Monday 18 December 2017

What it says in the papers: business pages

Paul O'Donoghue

HERE are the main business stories from this morning's papers:

Irish Independent:

***Germany is unwilling to write off Greek debts as it fears it would result in similar deals for Ireland, Spain and Portugal.

Following Greece’s decisive No vote in Sunday’s referendum on the previous bailout deal, Greece has been given a last chance to come up with new proposals to remain in the euro - or else leave the single currency.

The European Central Bank has kept the drip-feed of emergency credit to Greek banks open but has piled pressure on EU leaders to strike a deal soon.

However, the ECB did tighten its terms and make it harder for Greece’s banks to access emergency loans. EU leaders will examine new reforms at an emergency summit in Brussels tonight.

***Northern Ireland First Minister Peter Robinson has insisted he never received any payment in relation to a controversial sale of a portfolio of Nama loans.

Mr Robinson confirmed he had met representatives from the US investment firm Pimco when it was considering bidding for the portfolio of loans tied to Northern Ireland borrowers known as Project Eagle.

The portfolio, which had a par value of stg£4.5bn (€5.7bn) was sold by Nama for €1.6bn to another US investment firm, Cerberus Capital, in April 2014. Last week, Independent TD Mick Wallace alleged that a routine audit of a legal firm involved in the process, Tughans of Belfast, revealed “£7m had ended up in an Isle of Man bank account… reportedly earmarked for a Northern Ireland politician”.

***Public transport company CIE is planning a major expansion into the property market in an effort to boost its bottom line and help fund services.

The company is to go to the market seeking private sector partners to undertake major redevelopment projects in Dublin, Cork and Galway, the Irish Independent has learned.

The sites to be developed include Tara Street and Connolly stations in Dublin, as well as Ceannt Station in Galway and Kent Station in Cork.

***Finance Minister Michael Noonan has said that any bailout for Greece would not affect the upcoming budget.

This is despite the fact that the Department of Finance has confirmed that Ireland would have to contribute 2pc of the cost of any bailout for Greece. It is expected that the Greek government will look for a new €50bn programme.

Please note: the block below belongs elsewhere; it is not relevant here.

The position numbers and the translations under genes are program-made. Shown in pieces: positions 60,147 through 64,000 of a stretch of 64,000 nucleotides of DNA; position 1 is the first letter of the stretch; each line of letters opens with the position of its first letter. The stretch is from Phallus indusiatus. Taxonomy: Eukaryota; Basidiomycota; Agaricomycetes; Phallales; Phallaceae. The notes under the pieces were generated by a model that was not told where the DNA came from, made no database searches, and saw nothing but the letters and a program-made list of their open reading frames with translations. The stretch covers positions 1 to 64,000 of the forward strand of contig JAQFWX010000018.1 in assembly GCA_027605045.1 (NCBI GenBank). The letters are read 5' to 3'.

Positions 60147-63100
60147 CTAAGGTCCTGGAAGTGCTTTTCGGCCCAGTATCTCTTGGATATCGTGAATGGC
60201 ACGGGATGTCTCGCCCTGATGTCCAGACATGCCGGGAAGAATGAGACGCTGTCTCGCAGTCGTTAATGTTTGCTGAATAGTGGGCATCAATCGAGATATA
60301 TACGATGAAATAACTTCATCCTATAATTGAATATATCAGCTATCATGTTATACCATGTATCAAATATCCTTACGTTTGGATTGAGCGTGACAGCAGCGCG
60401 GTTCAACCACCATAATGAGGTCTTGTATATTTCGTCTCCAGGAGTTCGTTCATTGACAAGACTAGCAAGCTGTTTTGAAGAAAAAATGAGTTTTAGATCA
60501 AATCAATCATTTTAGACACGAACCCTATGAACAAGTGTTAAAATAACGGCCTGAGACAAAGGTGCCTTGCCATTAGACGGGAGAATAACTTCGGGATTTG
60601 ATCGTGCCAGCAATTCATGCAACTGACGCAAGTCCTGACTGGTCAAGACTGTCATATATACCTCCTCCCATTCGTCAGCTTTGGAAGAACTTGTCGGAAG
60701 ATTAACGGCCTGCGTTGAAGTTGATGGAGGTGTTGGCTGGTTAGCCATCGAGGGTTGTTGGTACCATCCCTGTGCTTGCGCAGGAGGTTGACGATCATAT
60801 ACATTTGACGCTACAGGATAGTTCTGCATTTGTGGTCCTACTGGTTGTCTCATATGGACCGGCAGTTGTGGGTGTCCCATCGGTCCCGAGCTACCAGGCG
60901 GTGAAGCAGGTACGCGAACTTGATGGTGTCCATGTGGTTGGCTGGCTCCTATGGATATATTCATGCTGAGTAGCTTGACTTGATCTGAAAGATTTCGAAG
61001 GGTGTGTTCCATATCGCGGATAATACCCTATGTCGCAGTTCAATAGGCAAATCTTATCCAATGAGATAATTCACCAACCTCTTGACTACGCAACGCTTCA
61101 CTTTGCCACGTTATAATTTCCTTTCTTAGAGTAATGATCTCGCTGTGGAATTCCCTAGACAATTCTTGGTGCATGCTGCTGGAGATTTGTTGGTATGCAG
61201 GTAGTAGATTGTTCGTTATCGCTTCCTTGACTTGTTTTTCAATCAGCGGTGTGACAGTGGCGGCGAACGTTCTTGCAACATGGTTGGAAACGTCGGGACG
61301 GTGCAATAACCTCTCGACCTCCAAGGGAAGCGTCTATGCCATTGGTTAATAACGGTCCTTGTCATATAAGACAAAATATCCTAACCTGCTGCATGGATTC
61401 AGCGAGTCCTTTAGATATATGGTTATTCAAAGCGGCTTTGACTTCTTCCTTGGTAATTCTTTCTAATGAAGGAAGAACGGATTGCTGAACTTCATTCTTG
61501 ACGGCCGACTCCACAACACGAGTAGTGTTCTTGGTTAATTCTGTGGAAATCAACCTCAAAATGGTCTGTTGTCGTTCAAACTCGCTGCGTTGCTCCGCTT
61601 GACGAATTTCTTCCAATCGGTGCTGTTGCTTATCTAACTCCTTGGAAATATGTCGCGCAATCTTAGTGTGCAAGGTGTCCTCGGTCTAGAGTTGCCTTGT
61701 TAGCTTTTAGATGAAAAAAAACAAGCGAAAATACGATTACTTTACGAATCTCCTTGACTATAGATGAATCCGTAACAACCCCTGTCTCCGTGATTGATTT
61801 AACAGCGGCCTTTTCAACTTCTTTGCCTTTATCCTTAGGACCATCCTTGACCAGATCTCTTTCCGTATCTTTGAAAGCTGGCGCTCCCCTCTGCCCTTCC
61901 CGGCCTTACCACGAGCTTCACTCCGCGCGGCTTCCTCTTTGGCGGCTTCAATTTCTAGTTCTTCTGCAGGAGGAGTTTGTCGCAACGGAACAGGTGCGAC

Mr Noonan said: “Will it have a budgetary effect? No. But there is a possible potential liability in the future but it wouldn’t have a budgetary effect for the next budget.”

***Hotel chain Jurys Inn, which operates more than 30 outlets across Ireland and the UK, is to be the lynchpin in a new hotel group that is looking at a possible £2bn flotation, the Irish Times reports.

Amaris Hospitality, which combines 89 hotels acquired by Jurys Inn’s owner, Lone Star, will be headquartered in Dublin and ran by John Brennan, chief executive of the Jurys Inn group.

Speaking to the Irish Times, Mr Brennan said that an IPO was a possibility for Amaris, although he added that it would not be the only way for shareholders to exit the company.

***The biggest insurance  company in Ireland, RSA, has said that it intends to appeal a €1.2m award made at an employment appeals tribunal to its former Irish boss.

Mr Smyth took a tribunal case against RSA arguing that he was effectively forced out of the company in late 2013 and made the “fall guy” after huge holes were found in the reserves of the insurer, requiring a €262m injection of emergency capital from the firm’s British parent.

Yesterday David Walsh, RSA Group general counsel, said the insurer fundamentally disagreed with the judgment and was seeking redress through the courts.

Irish Examiner:

***Employers who fail to meet their obligations to their employees should be banned from being company directors for five years, the Irish Congress of Trade Unions (Ictu) has urged.

Ictu general Patricia King called on the Government to legislate for such a move when meeting with Jobs Minister Richard Bruton yesterday to discuss the controversy of the recent closure of the Clerys department store in Dublin.

She said that current legislation that requires that employers must enter into a 30-day consultation period with staff before redundancies should be better implemented and argued that those who fail to do so should be removed as  directors for at least five years.

***Dunnes Stores has rivalled the German discount retailers for  growth over the last three months as it saw sales increase by 6.3pc.

The latest grocery market share figures for the 12 weeks to June 21 from consumer insights agency Kantar Worldpanel shows that Dunnes was the biggest mover in the period, increasing its market share to 22.2pc from 21.9pc.

German discount giants Aldi and Lidl also saw respectable gains in the market, increasing over the counter sales by 5.3pc and 6.4pc respectively.

***Pre-tax profits at the hotel group that co-owns the luxury five-star Merrion Hotel in Dublin last year enjoyed a 9pc increase in pre-tax profits to £2.19m (€3m).

The increase in profits at the Northern Ireland-based Hastings Hotels Group came as the group increased its revenues by 1.35pc from £39.24m to £39.77m in the 12 months to the end of October last.

The figures show that The Merrion Hotel outperformed the group last year, with the group’s joint venture share of The Merrion’s operating profit increasing by 13.5pc from £555,170 to £630,101.

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